Saturday, April 25, 2020

1889 Institute on OK's COVID-19 Shutdown: "Not Worth the Cost"



The COVID-19 Shutdown: Not Worth the Cost
By Byron Schlomach

The costs of the economic shutdown due to COVID-19 across the nation are mounting. Record unemployment caused by a government-induced 25 percent reduction in the nation’s monthly GDP is symptomatic of bankrupted individuals and businesses. Drug use and suicides have surged. A little- noticed U.N. report has pointed out the obvious – that even a mild worldwide recession will cause hundreds of thousands of children’s deaths. So, news of state re-openings are welcome.

Governor Stitt has declared many businesses can open on Friday, April 24. By May 1, all enterprises in the state will be able to operate more or less normally. Eventually, Oklahoma will be fully operating again. But the question remains, “Was the shutdown and extreme social distancing even necessary?”

The answer is a clear and unequivocal “No.”


Let’s start with this gem from a blog by an Oklahoma State University academic. “Harvard University epidemiologists determined that continuing extreme social distancing measures into the summer months could actually result in more COVID-19 deaths than a ‘do nothing from the beginning’ alternative.”

The Harvard study does more than confirm that the shutdown should end now. It recommends developing “herd immunity” (a condition where most have been exposed and have become immune) as quickly as possible. By developing herd immunity while the most vulnerable (the elderly and people with pre-existing conditions like COPD, hypertension, diabetes, etc) shelter, the disease is eventually less likely to passed around at all.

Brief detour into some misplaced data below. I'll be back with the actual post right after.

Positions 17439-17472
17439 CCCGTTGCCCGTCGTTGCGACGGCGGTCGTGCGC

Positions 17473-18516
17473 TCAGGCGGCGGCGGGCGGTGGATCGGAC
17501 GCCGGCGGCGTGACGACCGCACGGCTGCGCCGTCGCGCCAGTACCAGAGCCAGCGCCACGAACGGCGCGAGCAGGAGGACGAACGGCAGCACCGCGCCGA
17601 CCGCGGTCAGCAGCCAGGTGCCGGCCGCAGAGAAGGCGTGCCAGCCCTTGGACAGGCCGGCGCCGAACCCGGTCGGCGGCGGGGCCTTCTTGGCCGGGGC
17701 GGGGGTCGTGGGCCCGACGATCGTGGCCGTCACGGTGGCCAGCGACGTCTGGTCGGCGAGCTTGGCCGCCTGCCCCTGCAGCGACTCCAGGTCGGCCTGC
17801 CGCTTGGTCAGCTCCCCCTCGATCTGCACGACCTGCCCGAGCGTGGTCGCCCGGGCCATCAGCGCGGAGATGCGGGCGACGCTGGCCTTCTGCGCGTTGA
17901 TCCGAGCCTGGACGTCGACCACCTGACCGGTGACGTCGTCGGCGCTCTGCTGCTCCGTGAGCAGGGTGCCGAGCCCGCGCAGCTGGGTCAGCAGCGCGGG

Thus, social distancing is recommended only if healthcare-related resources might be overwhelmed. Based on COVID-19 case history, the Harvard researchers recommend government-mandated social distancing (shutting businesses) only be implemented when currently confirmed COVID-19 cases are 39.33 TIMES greater than the number of ICU beds.

Have we ever reached this shutdown threshold in Oklahoma?

Not even close. Oklahoma has 1,024 total ICU beds but many will be occupied by critical cases other than COVID-19. An April 20 Oklahoma State Department of Health report credits Oklahoma with 365 ICU beds available, which is too few since some are already occupied by COVID-19 cases. But, let’s apply the Harvard formula to this conservative number: 39.33 times 365 equals 14,355.

So, Oklahoma should only mandate social-distancing measures if the number of active COVID-19 cases exceed 14,000. That’s almost five times the roughly 3,000 total cases Oklahoma has suffered. But, only around a third of these cases remain active.

The obvious conclusion is that the shutdown in Oklahoma never should have happened, at least up to now. And, it should not happen again until the number of active, known cases gets far higher than it’s ever been to this point.

The message is clear. Open up, fully, NOW! Protect the vulnerable, sure, but our lives and our livelihoods should never have been disrupted to the degree they have been.

1 comments:

Mike Copeland said...

The Harvard study recommendation (why do you not link to the actual study? Seems that would be a minimal journalistic requirement) could be followed IF there has been adequate testing of statistically valid sample of the population. To point to the confirmed infection rate where there has not been sufficient testing (basically none) is reliance on a likely false number. Further, the confirmed number of infections is materially affected by the stay at home, social distancing orders at state and city level. Arguing this number proves the very measures under which the number was generated is disingenuous. This intellectual slight of hand may fool some of your readers, but it is a disservice to the public and misleads on a life and death issue. Do better.